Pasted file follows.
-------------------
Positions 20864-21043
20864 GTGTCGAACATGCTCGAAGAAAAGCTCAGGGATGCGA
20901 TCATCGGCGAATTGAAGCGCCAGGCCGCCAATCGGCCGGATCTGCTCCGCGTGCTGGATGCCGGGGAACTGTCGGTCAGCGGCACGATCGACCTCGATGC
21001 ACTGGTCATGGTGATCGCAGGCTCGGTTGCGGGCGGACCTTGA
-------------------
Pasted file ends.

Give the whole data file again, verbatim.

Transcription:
Positions 20864-21043
20864 GTGTCGAACATGCTCGAAGAAAAGCTCAGGGATGCGA
20901 TCATCGGCGAATTGAAGCGCCAGGCCGCCAATCGGCCGGATCTGCTCCGCGTGCTGGATGCCGGGGAACTGTCGGTCAGCGGCACGATCGACCTCGATGC
21001 ACTGGTCATGGTGATCGCAGGCTCGGTTGCGGGCGGACCTTGA